,that school-sponsored prayer,even if it were non-sectarian,violated the Establishment Clause.Sincethen,the Supreme Court has pushed forward,frombanning organized Bible reading for religious andmoral instruction in 1963 to prohibiting prayers athigh school football games in 2000.In these and other decisions,the court has repeat-edly stressed that the Constitution prohibits publicschools from indoctrinating children in religion.But it is not always easy to determine exactlywhat constitutes indoctrination or school sponsor-ship of religious activities.For example,can a classon the Bible as literature be taught without a biasfor or against the idea that the Bible is religioustruth? Can students be compelled to participate inaChristmas-themed music program? Sometimesstudents themselves,rather than teachers,adminis-
page 2
Religion in the Public Schools
TABLE OF CONTENTS
Prayer and the Pledge
..................
3School Prayer
.......................
3The Pledge of Allegiance
.............
4School Officials and Student Speech
.....
6Religion in the Curriculum
............
7Creationism and Evolution
...........
7Study of the Bible
.................
8Holiday Programs
...................
9Multiculturalism
....................
9Rights in and out of the Classroom
......
9Rights of Students
.................
10Rights of Parents
..................
11Rights of Teachers and Administrators
...................
13Religious Activities and the Principle of Equal Access
...................
14
 
trators or coaches,bring their faith into schoolactivities.For instance,when a student invokesgratitude to God in a valedictory address,or ahigh school football player offers a prayer in ahuddle,is the school legally responsible for their religious expression?The issues are complicated by other constitutionalguarantees.For instance,the First Amendment alsoprotects freedom of speech and freedom of associ-ation.Religious groups have cited those guaran-tees in support of student religious speech and inefforts to obtain school sponsorship and resourcesfor student religious clubs.The right of a student or student club to engagein religious speech or activities on school propertymay,however,conflict with other protections,suchas the right of students to avoid harassment.Inone recent case,for example,a federal appealscourt approved a high school’s decision to prohibitastudent from wearing a T-shirtcontaining a bib-lical passage condemning homosexuality.Becausethe student had graduated by the time theSupreme Courtgranted his appeal,the SupremeCourtordered the lower court to vacate its rulingand dismiss the case.In another instance of conflicting rights,some stu-dent religious groups want the right to excludestudents who do not share the groups’beliefs,specifically on questions of sexuality.For example,the Christian Legal Society,which has chapters inmany law schools,is embroiled in litigation over its policy that only students who believe that sexoutside of heterosexual marriage is a sin can servein leadership positions.As these more recent conflicts show,public schoolsremain a battlefield where the religious interests of parents,students,administrators and teachers oftenclash.The conflicts affect classroom curricula,highschool football games,student clubs,graduationceremonies – and the lives of everyone with aninterest in public education.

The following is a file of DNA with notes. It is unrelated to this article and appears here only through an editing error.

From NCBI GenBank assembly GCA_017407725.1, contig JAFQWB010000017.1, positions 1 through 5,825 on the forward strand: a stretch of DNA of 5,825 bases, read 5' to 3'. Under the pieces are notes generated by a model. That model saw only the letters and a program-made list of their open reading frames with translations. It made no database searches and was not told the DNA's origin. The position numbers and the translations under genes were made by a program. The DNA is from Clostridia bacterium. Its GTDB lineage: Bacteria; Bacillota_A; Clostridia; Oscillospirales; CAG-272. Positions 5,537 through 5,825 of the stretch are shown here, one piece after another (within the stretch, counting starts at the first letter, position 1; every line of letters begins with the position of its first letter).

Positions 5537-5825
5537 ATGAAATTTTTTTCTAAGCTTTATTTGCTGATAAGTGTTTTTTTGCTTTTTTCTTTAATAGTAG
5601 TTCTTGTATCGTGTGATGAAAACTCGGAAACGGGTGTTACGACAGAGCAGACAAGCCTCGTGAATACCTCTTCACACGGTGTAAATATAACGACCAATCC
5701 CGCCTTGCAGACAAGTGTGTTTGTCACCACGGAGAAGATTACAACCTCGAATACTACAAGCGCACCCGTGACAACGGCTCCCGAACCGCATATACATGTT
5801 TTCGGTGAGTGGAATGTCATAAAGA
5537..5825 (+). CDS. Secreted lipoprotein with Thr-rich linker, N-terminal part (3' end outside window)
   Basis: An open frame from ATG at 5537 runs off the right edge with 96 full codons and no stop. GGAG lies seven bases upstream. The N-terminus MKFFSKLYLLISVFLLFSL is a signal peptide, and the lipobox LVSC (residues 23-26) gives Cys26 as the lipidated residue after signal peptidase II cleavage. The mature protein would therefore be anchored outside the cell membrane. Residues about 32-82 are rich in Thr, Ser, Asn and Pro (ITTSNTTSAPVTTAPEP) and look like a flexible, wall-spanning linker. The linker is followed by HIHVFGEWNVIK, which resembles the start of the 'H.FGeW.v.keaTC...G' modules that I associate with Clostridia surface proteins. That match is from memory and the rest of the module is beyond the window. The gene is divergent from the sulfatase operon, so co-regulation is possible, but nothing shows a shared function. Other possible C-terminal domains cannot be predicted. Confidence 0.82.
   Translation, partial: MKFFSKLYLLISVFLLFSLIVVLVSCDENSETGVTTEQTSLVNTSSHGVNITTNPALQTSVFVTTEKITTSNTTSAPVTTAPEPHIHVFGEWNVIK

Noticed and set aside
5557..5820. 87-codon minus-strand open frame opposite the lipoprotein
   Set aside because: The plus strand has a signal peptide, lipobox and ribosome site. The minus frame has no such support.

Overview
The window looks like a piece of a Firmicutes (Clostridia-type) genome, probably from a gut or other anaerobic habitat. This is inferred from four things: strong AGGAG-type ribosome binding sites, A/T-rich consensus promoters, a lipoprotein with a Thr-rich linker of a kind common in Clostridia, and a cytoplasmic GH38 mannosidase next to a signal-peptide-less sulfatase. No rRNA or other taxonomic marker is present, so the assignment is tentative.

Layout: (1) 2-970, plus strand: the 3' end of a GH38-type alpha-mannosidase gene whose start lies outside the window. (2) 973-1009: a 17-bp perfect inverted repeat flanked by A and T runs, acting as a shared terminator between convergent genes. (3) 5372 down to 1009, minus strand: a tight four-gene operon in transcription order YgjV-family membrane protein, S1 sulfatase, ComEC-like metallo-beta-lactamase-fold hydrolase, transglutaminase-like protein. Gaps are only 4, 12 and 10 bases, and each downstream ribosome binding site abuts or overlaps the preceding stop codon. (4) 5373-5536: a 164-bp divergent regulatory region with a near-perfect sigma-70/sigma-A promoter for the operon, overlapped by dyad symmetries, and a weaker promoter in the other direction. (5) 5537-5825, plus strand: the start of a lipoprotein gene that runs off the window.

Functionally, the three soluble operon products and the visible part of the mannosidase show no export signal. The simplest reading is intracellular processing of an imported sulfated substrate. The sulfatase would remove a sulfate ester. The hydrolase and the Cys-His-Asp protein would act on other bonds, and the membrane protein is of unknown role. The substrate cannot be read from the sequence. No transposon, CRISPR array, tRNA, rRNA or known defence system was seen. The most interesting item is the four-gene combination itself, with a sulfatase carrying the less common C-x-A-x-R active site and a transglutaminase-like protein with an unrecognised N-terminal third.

Prayer and the Pledge
School Prayer 
The most enduring and controversial issue relatedto school-sponsored religious activities is class-room prayer.In
Engel v.Vitale 
(1962),the SupremeCourt held that the Establishment Clause prohib-ited the recitation of a school-sponsored prayer inpublic schools.
Engel 
involved a simple and seem-ingly nonsectarian prayer composed especially for use in New York’s public schools.In banning theprayer exercise entirely,the court did not rest itsopinion on the grounds that unwilling studentswere coerced to pray;that would come muchlater.Rather,the court emphasized what it saw asthe wrongs of having the government create andsponsor a religious activity.The following year,the high court extended theprinciple outlined in
Engel 
to a program of daily
page 3
Religion in the Public Schools
[T]he court has repeatedly stressed that the Constitution prohibits public schools from indoctrinating children in religion.But it is not always easyto determine exactly what constitutesindoctrination or school sponsorship of religious activities.